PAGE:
Every night it was the same. Bree’s blue eyed love would let go his embrace and begin to walk away from her. Try as she might, she could never make him stop and turn back around. He stayed one step ahead of her at every turn, always just out of reach. In a whisper she would hear him say “goodbye”, his silhouette fading out into a bright glaring light. His soft voice replaced by the sound of someone screaming, the screech of tires on pavement and a horn blaring loudly. Pure fear would wash over her; the dream was now a nightmare.
Bree would wake to a scream. It was her own. It would escape her lips and steal her breath before falling flat against the darkness of the night. She was awake now and frightened. Gripping her blankets tight around her Bree would listen to the only sound in the room - the pounding of her broken heart.
“Mom? Are you there?” Bree Kennedy called out to the darkness of her bedroom.
There was no response, except for a confused and disgruntled meow from Marzbarz, Bree’s constant feline companion.
“I thank you for you deep concern.” Bree whispered sarcastically to the cat as she shimmied out of her bed. Marz curled himself into a ball, contented once again to fall asleep amongst the pillows and feather duvet covering the bed. Rolling her eyes and wishing to be able to trade places with her pet, Bree made her way down the hall to the kitchen.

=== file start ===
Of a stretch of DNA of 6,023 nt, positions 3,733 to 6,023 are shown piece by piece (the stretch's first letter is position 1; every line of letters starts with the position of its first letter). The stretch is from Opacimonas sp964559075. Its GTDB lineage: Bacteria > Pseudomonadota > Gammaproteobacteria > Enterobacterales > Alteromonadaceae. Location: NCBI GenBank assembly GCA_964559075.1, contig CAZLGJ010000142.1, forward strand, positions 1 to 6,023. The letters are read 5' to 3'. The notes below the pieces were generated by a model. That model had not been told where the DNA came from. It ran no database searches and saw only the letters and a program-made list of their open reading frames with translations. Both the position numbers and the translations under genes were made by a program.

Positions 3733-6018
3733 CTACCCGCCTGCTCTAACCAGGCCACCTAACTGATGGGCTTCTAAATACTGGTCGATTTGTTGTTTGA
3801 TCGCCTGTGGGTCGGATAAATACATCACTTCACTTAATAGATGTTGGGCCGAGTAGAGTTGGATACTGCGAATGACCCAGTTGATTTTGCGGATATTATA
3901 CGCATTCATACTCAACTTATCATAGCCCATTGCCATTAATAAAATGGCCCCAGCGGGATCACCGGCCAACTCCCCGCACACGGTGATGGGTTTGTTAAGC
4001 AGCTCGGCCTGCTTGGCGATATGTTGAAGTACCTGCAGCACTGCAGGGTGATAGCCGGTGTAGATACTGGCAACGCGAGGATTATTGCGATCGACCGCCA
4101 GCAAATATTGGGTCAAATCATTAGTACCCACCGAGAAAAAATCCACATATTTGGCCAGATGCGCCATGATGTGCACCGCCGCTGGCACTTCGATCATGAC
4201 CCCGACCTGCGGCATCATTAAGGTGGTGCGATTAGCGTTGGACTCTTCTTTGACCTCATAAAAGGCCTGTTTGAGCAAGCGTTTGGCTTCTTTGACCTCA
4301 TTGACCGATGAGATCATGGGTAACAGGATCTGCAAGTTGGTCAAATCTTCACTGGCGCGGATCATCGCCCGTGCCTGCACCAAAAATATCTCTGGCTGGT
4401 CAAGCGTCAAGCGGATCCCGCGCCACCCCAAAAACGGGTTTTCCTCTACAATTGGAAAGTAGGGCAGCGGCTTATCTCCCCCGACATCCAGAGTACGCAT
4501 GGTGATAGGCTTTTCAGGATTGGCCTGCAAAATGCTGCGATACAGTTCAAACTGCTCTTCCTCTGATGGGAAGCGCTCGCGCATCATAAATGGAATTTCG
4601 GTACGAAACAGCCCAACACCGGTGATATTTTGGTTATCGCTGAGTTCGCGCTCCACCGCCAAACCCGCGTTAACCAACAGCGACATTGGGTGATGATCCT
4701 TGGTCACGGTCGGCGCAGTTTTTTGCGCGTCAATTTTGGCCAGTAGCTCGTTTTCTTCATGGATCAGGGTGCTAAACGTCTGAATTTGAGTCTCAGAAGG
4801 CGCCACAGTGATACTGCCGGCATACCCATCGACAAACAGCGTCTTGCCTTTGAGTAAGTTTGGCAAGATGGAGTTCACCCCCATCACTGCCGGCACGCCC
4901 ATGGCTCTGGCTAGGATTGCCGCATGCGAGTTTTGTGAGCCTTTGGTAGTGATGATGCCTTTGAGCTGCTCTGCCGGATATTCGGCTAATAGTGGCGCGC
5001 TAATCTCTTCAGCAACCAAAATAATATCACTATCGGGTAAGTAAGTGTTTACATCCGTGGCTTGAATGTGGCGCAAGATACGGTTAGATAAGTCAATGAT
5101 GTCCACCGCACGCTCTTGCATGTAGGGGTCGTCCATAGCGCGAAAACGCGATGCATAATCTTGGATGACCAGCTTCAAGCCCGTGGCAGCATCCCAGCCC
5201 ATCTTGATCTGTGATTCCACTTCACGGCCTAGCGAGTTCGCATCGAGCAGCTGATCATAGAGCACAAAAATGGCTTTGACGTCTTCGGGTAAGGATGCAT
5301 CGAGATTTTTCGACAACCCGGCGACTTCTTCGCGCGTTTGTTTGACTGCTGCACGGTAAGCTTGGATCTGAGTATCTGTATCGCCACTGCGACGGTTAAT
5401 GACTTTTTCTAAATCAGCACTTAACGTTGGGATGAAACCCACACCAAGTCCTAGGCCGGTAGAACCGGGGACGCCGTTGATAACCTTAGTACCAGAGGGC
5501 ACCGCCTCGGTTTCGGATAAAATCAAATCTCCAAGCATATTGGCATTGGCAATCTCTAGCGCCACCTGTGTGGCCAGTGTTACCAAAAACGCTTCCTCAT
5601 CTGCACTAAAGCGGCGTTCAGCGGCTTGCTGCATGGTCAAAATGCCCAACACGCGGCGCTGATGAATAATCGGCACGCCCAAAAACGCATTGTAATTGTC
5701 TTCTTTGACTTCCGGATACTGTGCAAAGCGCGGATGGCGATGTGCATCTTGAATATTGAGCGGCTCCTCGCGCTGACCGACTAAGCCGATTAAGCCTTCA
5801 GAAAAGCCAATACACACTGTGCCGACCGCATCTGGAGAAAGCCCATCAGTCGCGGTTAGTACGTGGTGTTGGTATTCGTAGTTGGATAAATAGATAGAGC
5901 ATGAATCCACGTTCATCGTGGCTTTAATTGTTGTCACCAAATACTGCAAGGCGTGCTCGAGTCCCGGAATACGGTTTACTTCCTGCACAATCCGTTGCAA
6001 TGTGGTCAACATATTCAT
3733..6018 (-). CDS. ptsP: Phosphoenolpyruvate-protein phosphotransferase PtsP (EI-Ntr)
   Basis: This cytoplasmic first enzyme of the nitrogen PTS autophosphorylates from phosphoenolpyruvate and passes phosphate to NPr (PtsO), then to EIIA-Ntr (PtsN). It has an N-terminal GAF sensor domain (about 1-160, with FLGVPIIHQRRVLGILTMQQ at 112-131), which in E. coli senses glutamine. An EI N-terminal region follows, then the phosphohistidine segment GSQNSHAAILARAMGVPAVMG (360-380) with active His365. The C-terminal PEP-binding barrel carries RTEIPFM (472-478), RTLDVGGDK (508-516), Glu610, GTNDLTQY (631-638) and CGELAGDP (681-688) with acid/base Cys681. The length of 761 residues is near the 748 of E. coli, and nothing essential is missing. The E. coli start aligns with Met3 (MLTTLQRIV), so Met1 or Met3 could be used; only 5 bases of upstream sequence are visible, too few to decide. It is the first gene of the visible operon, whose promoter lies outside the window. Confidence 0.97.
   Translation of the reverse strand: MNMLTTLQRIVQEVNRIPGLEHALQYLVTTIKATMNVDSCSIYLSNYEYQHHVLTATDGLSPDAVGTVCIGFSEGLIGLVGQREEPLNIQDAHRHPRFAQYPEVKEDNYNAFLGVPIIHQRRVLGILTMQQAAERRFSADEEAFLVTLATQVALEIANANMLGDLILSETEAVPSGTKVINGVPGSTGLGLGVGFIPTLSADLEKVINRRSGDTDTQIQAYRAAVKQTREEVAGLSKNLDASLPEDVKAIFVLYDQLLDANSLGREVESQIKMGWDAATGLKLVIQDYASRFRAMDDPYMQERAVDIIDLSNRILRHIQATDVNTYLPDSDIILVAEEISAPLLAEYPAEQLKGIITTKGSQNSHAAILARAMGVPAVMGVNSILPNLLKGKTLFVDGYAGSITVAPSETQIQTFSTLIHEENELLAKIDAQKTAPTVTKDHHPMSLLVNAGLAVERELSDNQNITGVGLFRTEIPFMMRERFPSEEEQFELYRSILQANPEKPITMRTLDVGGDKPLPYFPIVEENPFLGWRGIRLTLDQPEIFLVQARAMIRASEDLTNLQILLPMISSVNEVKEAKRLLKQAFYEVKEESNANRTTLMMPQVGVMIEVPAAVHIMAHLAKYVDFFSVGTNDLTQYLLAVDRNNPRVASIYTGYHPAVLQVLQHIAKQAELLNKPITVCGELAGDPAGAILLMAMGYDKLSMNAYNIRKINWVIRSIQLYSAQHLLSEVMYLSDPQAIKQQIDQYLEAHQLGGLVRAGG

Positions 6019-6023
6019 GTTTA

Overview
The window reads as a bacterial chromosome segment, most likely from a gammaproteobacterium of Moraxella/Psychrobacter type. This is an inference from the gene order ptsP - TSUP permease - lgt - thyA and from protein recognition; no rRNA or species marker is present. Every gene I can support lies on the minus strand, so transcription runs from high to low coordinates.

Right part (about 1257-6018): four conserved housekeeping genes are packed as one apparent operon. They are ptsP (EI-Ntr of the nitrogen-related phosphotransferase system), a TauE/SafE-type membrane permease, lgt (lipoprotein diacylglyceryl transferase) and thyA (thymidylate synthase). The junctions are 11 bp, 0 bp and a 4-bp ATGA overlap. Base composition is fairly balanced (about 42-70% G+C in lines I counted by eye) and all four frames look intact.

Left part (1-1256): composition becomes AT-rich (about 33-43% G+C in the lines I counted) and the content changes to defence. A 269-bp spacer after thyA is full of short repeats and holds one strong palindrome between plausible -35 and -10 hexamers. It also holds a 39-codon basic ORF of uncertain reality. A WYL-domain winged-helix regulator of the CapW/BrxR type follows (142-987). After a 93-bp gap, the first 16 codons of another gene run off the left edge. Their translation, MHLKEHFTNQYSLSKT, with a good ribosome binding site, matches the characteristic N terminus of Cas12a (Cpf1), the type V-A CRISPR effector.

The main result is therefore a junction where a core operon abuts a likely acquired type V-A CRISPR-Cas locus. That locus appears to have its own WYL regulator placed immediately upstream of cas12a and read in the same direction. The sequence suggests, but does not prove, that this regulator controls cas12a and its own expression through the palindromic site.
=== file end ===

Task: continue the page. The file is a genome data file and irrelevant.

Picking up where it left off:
When Bree was a little girl it was her father who would always put the kettle on. He would swear that a good cup of tea could cure anything from nightmares to heartache, the common cold and everything in between. He was right, a good cup of tea usually did the trick. It could cure anything, if he made it. And, that in itself was the problem. He wasn’t there and Bree was on her own to cure what ailed her. She made a good cup of tea, but it was never quite the same as what her Dad would make. She hoped one day she would get the knack of it but deep down she knew she never would. The true magic to her Dad’s cure-all cuppa came not from the tea, its time steeping in the pot or just the right amount of milk added to the cup – that wasn’t it at all – it was the man himself who held the magic. It was his care, his kind words and his joking nature that would turn any problem no matter how small, or large for that matter, into a ray of sunshine. All became right in the world with one of her Dad’s brews.
Bree sat and pondered her tea before she took her first sip. She imagined her Dad stirring in the milk and placing the steaming cup before her at the kitchen table of her childhood home. Home - that was a thought! It was thousands of miles away. She thought of her father there at that moment, with her mom at his side. Maybe she could call the house and they would answer. Bree reached for the phone, then realised how ridiculous she was being. They weren’t there anymore and they would never again answer her call.